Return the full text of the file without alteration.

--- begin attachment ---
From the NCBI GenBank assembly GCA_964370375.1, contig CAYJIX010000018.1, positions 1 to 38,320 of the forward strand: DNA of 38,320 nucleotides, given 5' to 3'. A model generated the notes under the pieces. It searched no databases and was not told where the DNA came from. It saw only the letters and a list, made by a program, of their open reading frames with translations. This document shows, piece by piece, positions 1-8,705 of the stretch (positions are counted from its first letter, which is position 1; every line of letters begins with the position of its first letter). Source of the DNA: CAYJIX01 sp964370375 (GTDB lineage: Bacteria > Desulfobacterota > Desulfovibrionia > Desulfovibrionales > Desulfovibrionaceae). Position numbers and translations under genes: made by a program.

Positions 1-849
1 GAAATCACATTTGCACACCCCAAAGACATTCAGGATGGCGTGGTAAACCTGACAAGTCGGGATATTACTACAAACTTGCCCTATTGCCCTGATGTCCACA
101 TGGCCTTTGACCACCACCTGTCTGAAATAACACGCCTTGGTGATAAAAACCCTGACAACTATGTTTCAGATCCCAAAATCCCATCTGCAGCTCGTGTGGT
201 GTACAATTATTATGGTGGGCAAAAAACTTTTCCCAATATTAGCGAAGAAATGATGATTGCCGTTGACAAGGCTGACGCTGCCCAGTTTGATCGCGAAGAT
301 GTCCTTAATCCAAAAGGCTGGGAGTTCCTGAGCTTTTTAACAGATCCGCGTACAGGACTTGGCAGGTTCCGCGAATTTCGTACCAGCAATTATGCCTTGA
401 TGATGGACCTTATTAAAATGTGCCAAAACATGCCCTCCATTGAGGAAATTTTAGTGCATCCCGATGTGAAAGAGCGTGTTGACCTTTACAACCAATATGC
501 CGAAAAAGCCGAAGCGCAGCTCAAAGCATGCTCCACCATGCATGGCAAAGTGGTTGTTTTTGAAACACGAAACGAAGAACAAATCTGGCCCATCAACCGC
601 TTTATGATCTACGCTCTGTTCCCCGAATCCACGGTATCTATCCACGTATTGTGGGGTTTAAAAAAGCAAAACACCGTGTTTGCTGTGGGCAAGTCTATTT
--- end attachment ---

From the NCBI GenBank assembly GCA_964370375.1, contig CAYJIX010000018.1, positions 1 to 38,320 of the forward strand: DNA of 38,320 nucleotides, given 5' to 3'. A model generated the notes under the pieces. It searched no databases and was not told where the DNA came from. It saw only the letters and a list, made by a program, of their open reading frames with translations. This document shows, piece by piece, positions 1-8,705 of the stretch (positions are counted from its first letter, which is position 1; every line of letters begins with the position of its first letter). Source of the DNA: CAYJIX01 sp964370375 (GTDB lineage: Bacteria > Desulfobacterota > Desulfovibrionia > Desulfovibrionales > Desulfovibrionaceae). Position numbers and translations under genes: made by a program.

Positions 1-849
1 GAAATCACATTTGCACACCCCAAAGACATTCAGGATGGCGTGGTAAACCTGACAAGTCGGGATATTACTACAAACTTGCCCTATTGCCCTGATGTCCACA
101 TGGCCTTTGACCACCACCTGTCTGAAATAACACGCCTTGGTGATAAAAACCCTGACAACTATGTTTCAGATCCCAAAATCCCATCTGCAGCTCGTGTGGT
201 GTACAATTATTATGGTGGGCAAAAAACTTTTCCCAATATTAGCGAAGAAATGATGATTGCCGTTGACAAGGCTGACGCTGCCCAGTTTGATCGCGAAGAT
301 GTCCTTAATCCAAAAGGCTGGGAGTTCCTGAGCTTTTTAACAGATCCGCGTACAGGACTTGGCAGGTTCCGCGAATTTCGTACCAGCAATTATGCCTTGA
401 TGATGGACCTTATTAAAATGTGCCAAAACATGCCCTCCATTGAGGAAATTTTAGTGCATCCCGATGTGAAAGAGCGTGTTGACCTTTACAACCAATATGC
501 CGAAAAAGCCGAAGCGCAGCTCAAAGCATGCTCCACCATGCATGGCAAAGTGGTTGTTTTTGAAACACGAAACGAAGAACAAATCTGGCCCATCAACCGC
601 TTTATGATCTACGCTCTGTTCCCCGAATCCACGGTATCTATCCACGTATTGTGGGGTTTAAAAAAGCAAAACACCGTGTTTGCTGTGGGCAAGTCTATTT